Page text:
And I have like this test that I pass on to my friends or my mom and I send like two photos to kind of pictures and I say random, which one is random, which one is real? And it's pretty hard to distinguish, except I realized, except when we put humans in there, it's possible that our brains are trained in a way that we recognize humans extremely well.


But we don't so much recognize the built environments because built in time sort of came after they've evolved into sort of being humans. But but humans were always there. Same thing happens. For example, you look at like monkeys and you can't distinguish one from another, but they sort of do. And it's very possible that they look at humans. It's kind of pretty hard to distinguish one from another. But we do. And so our eyes are pretty well trained to look at humans and understand if something is off, we will get it.


We may not be able to pinpoint it. So in my typical frantastic test, what would happen is that we put like a human walking in in our in anything. And they they say, you know, this is not right. Something is off in this video. I don't know what, but I can tell you it's the human eye can take the human and I can show you, like inside of a building or like an apartment. And it will look like if we had time to render it, it will look great.


And this would be no surprise. A lot of movies that people are watching, it's all computer generated. You know, even nowadays when you watch a drama movie and like there's nothing going on action wise, but it turns out it's kind of like cheaper, I guess, to render the background. And so they would.


But how do we get there, how do we get a human that would pass the mom's boyfriend test a simulation of a human walking, do you think that's something you can creep up to by just doing kind of a comparison, learning where you have humans annotate what's more realistic and not just by watching.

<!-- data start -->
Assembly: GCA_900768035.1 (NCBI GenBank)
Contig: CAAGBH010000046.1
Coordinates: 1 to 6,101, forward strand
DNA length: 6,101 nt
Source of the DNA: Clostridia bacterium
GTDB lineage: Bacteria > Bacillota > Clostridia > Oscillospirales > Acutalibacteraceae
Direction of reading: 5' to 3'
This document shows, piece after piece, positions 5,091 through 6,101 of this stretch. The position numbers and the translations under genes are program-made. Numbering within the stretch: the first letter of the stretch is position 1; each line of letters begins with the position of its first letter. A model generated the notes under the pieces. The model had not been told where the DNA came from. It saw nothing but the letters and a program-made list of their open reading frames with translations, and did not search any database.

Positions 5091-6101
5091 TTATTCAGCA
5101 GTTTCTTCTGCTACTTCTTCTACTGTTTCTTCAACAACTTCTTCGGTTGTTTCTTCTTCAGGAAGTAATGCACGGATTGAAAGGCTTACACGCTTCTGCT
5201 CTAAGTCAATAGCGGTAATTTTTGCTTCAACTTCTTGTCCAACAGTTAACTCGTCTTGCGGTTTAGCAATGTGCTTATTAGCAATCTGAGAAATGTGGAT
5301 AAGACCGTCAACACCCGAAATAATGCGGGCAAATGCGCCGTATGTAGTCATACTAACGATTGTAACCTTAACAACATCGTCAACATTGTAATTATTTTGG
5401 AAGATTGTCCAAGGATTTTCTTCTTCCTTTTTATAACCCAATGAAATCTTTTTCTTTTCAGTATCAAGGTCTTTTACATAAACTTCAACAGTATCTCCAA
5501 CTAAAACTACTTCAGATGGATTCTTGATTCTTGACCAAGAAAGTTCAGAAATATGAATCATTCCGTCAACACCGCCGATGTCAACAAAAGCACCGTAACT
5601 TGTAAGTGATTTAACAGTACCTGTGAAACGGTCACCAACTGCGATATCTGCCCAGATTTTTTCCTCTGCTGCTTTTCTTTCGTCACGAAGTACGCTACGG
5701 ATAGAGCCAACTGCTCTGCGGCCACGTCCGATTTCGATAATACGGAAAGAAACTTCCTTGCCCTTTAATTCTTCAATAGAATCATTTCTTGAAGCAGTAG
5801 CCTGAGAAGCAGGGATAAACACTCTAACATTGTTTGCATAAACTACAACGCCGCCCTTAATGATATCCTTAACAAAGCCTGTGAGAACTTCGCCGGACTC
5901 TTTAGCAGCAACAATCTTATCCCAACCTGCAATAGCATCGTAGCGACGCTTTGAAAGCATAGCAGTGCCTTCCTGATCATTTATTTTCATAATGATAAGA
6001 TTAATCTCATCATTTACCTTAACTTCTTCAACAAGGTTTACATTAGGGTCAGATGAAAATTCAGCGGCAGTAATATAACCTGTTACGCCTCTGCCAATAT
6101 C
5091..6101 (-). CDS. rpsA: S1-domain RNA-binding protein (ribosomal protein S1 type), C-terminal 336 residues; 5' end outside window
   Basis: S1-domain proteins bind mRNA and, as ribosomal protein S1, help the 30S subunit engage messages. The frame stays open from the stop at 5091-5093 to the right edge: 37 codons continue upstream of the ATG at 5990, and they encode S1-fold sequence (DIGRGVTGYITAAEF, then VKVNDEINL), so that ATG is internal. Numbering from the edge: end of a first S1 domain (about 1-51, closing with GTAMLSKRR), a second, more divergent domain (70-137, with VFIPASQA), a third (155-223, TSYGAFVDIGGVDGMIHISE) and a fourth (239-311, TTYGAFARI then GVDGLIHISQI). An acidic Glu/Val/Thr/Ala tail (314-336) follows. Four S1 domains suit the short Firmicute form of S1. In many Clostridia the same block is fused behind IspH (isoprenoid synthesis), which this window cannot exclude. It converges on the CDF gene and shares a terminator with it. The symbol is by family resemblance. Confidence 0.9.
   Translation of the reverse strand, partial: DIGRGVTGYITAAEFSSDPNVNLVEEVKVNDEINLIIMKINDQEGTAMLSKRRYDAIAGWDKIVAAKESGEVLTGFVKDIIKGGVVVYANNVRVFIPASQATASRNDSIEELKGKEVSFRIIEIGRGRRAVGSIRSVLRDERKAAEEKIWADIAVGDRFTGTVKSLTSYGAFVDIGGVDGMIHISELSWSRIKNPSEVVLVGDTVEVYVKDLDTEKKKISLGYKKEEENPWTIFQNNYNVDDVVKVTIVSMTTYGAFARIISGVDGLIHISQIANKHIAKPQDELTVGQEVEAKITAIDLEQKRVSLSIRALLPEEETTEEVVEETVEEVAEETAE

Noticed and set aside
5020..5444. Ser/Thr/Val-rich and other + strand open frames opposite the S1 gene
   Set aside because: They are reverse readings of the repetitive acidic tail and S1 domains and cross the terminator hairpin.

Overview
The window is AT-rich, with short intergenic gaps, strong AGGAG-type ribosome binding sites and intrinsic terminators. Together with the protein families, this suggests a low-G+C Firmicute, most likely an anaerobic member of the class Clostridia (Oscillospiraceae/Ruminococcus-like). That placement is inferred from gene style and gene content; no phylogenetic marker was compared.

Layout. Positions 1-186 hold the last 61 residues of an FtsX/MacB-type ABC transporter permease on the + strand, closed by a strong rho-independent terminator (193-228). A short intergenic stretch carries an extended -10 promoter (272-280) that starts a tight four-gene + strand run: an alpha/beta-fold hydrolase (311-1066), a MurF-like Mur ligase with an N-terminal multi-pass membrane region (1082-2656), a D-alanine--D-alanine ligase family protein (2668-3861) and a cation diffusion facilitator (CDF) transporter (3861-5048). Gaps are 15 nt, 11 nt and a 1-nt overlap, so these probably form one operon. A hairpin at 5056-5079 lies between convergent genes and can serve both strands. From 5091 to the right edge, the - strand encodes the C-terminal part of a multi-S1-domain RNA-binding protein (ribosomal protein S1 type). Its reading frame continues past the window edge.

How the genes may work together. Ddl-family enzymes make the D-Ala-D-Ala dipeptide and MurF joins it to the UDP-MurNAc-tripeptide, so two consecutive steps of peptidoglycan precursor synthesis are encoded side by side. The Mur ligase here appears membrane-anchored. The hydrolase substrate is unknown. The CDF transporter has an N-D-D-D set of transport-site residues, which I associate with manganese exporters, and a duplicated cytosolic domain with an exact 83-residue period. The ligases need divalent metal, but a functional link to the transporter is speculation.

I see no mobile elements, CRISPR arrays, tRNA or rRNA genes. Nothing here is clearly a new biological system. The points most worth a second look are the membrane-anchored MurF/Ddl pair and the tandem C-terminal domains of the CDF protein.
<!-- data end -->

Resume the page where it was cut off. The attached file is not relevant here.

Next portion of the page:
It was the path, as it seems totally mysterious, how we simulate human behavior here.


It's it's hard because a lot of the other things that I mentioned to you, including simulating cameras. Right. It is, um, the thing there is that we know the physics. We know how it works, like in the real world. And we can write some rules and we can do that, like, for example, simulating cameras. There's this thing called retracing. I mean, you literally just kind of imagine it's very similar to it's not exactly the same, but it's very similar to tracing photon by photon.


They're going around bouncing on things and come into your eye, a human behavior, developing a dynamic like like a like a model of that that is mathematical so that you can put it into a processor that would go through that. That's going to be hard. And so so what else do you got? You can collect data. Right, and you can try to match the data or another thing that you can do is that you can show different tests.


You can say this or that and this or that. And that would be labeling anything that requires human labeling. Ultimately, we're limited by the number of humans that we have available at our disposal and the things that they can do. You know, they have to do a lot of other things than also labeling the data. So, um, so that modeling human behavior part is is, I think, going we're going to realize it's very tough. And I think that also affects our development of autonomous vehicles.


I see them self driving and small like you want to use. So you're building self-driving, you know. At the first time, like right after Urban Challenge, I think everybody focused on localization, mapping and localization slam algorithms came in. Google was just doing that. And so building these maps, basically, that's about knowing where you are. And then five years later, in 2012, 2013 came the kind of coding called A.I. Revolution, and that started telling us about everybody else's.


But we're still missing what everybody else is going to do next. And so you want to know where you are. You want to know what everybody else is. Hopefully, you know that what you're going to do next and then you want to predict what other people are going to do in that last bit has been a real, real challenge.